There has been increasing discussion around standards used for managing and governing master data. This is driven by evolving the maturity of data practices, but also by the demands placed on data practitioners by big data, analytics, and the shifting business models that those two activities engender. From a best practice’s perspective, the ISO 8000 standards seek to solve business challenges related to how accurate information is exchanged between business partners specifically within the context of an organization’s supply chain.
While these standards have been in the works for some time, the more substantive portions were more recently published in the 2017 – 2018 time frame. As a result, we are seeing increasing dialogue and interest from companies seeking to mature their master data management (MDM) capabilities. As is often the case with standards, two questions arise: what do they do for me, and is adoption worth the work?
The Path Forward: To Adopt or Not, and if so When?
As with any set of standards, it is important to understand the value they bring to your organization. For most organizations with complex supply chain and master data challenges, many use the current approach of fixing the data manually, which will not scale into the world of big data, analytics, and the increasing demands to share data. These standards systemically enable capabilities that have significant benefits and ultimately reduce overheads associated with the master data management function. They address capabilities that:
- Classify, label and organize data to ensure the full meaning is captured;
- Publish data in a form that supports automation and the application of machine learning techniques.
- Score data with respect to quality (completeness); and,
- Structure data into a portable format to enable sharing.
Having said that, adoption comes at a cost, and these are detailed standards that, for some companies, may require a rework of the entire operational approach to master data management (MDM) and Governance. The table below presents some of the key drivers and the implementation considerations – both pros and cons.
|Business Value||Master data by definition is the high value data within the organization. What happens when it is not right? What is the cost of being wrong? If master data was correct, what impact would that have on revenue? Generally “value“ falls into three categories that drive the business case:
Operational Efficiency: Bad data can have huge top line and bottom line impact. Inventory shortages will impact revenues, and over time erode competitive positions, while production issues will erode margins as manual remediation rework drives up costs.
Reporting & Compliance: Regulation in one form or another is squarely focused on master data entities. The protection of personal information for example, is considerably simplified with a mature customer master data capability.What is the business value with effective MDM? It is generally the avoidance of cost – For example, maximum fines under GDPR regulation on protecting personal information is 4% of worldwide revenue.
Analytics & Insights: MDM forces a discipline on how organizations define terms, resolve issues; and, make data more systemically useable. These all have a bearing on how analysts collect, organize, and apply machine learning techniques and models to the data.Analytical capabilities are significantly enhanced as metadata related to classification, relationship links, semantic tagging, temporal and geo tags, and pattern analysis all create a rich set of features against which analytical models can be applied.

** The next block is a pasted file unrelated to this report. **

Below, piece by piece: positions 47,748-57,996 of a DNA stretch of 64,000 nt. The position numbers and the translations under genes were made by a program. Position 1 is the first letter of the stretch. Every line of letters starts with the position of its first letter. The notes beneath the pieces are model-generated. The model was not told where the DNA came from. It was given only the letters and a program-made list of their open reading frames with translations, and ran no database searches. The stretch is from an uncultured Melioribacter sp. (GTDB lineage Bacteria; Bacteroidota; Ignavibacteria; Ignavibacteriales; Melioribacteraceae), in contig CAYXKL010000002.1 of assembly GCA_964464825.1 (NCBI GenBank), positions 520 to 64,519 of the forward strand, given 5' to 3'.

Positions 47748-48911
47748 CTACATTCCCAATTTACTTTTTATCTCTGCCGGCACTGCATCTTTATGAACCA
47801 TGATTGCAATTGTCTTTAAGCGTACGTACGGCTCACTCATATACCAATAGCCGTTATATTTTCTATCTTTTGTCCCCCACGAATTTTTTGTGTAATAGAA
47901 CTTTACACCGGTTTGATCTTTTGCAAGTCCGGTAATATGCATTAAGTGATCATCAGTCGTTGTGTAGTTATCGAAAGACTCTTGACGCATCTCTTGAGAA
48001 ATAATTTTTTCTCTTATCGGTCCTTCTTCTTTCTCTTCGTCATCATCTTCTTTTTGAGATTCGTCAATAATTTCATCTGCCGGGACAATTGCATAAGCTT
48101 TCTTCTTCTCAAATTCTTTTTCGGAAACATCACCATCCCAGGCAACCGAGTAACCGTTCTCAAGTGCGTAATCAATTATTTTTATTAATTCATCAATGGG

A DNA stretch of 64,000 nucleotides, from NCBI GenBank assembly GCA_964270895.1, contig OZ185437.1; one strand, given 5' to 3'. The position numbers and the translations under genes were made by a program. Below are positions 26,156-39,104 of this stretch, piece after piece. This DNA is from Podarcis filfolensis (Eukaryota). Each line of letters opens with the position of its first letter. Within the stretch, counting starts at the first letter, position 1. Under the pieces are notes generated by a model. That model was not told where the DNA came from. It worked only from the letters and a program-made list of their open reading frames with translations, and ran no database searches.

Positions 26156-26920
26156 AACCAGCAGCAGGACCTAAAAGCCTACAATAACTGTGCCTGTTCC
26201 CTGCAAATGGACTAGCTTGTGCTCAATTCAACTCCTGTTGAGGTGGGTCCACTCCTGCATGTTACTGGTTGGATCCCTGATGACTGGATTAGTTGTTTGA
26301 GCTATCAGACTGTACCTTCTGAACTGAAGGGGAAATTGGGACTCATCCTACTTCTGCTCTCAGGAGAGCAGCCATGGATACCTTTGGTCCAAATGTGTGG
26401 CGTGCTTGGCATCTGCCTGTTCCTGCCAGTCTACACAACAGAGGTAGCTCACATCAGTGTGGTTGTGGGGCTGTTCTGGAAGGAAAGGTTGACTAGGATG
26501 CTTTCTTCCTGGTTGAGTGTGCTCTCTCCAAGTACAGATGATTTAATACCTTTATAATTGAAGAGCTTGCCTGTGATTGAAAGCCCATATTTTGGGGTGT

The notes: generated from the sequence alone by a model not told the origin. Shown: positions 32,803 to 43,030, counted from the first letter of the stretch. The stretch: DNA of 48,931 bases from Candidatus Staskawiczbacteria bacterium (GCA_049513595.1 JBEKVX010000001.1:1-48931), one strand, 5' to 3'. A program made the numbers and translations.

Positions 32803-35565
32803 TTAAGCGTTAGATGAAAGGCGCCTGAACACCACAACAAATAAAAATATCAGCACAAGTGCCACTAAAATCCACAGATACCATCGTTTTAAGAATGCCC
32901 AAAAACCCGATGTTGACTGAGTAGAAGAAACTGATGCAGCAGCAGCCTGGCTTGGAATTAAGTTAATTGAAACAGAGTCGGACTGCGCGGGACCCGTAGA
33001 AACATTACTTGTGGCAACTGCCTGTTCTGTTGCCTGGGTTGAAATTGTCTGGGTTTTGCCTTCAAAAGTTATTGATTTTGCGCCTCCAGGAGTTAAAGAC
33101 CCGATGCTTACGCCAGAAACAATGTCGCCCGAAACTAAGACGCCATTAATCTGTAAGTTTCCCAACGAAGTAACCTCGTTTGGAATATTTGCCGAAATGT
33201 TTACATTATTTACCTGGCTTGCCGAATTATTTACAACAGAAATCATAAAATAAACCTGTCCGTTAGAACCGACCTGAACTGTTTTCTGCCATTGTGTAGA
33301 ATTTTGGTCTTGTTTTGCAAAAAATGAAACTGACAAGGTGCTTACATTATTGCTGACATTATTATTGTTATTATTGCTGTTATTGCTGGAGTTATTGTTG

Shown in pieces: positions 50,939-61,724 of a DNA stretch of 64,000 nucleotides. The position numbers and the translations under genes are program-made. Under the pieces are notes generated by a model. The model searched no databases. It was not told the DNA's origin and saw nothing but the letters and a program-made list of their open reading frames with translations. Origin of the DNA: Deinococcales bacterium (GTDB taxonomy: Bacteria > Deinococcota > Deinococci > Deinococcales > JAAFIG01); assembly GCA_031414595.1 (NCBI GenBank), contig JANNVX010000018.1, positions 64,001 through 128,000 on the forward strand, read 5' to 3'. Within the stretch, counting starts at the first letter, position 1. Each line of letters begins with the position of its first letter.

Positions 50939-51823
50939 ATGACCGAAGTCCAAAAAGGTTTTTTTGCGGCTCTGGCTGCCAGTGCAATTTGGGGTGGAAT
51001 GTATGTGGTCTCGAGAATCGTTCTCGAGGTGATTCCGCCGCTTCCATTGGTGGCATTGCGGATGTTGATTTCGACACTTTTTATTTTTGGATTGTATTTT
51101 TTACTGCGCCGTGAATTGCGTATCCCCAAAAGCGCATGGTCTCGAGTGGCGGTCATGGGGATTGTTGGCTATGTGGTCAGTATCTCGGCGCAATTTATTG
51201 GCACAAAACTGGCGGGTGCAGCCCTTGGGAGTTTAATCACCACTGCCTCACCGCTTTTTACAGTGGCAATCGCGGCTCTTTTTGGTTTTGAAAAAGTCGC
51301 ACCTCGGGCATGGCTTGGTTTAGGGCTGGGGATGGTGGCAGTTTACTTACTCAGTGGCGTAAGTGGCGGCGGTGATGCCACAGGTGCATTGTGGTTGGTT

|Digital Transformation||I bring this up only in that it is something that drives many data discussions at the executive level. The impact of transformation is that current business models are changed, or new ones are created.Many see this as the holy grail of data and analytics. For a more complete discussion on business impacts see Leading Digital: Turning Technology into Business Transformation.|
|Cost Reduction:· Data Operations· Data Quality||The driver here is automation and ensuring that the data quality issue is addressed before the data gets into the organization’s ecosystem. This is critical for organizations venturing into the realm of big data as current processes are simply too cumbersome to implement in real time and cannot scale to address big data challenges.|
|Complexity / Simplification||This driver can go both ways. These standards are often considered overly complex. However, implementation of these standards will simplify the MDM process. The question is at what level do you implement these standards?Organizations will need to evaluate the nature of their master data challenge to understand whether the additional data complexity outweighs the business benefit.|
|Industry & Partner Alignment||These standards address how information on complex topics can be shared. In certain industries they have already been adopted or are being adopted – healthcare / pharmaceutical research and the financial industries are leaders. Often adoption is occurring in phases. The concept of a metadata registry (ISO 11179) for example is well established and in use across many industries. The ISO 8000 specs, however, are newer and are therefore less implemented.|
My recommendation is to understand the big concepts associated with the standards, and work those capabilities into the data strategy and roadmap. For example, you may not be able to make data “portable,” but you may be able to add the detail into the dictionary to support the process. Using this approach, one can incrementally build towards a more mature set of capabilities that simplify and streamline the MDM process across the entire supply chain.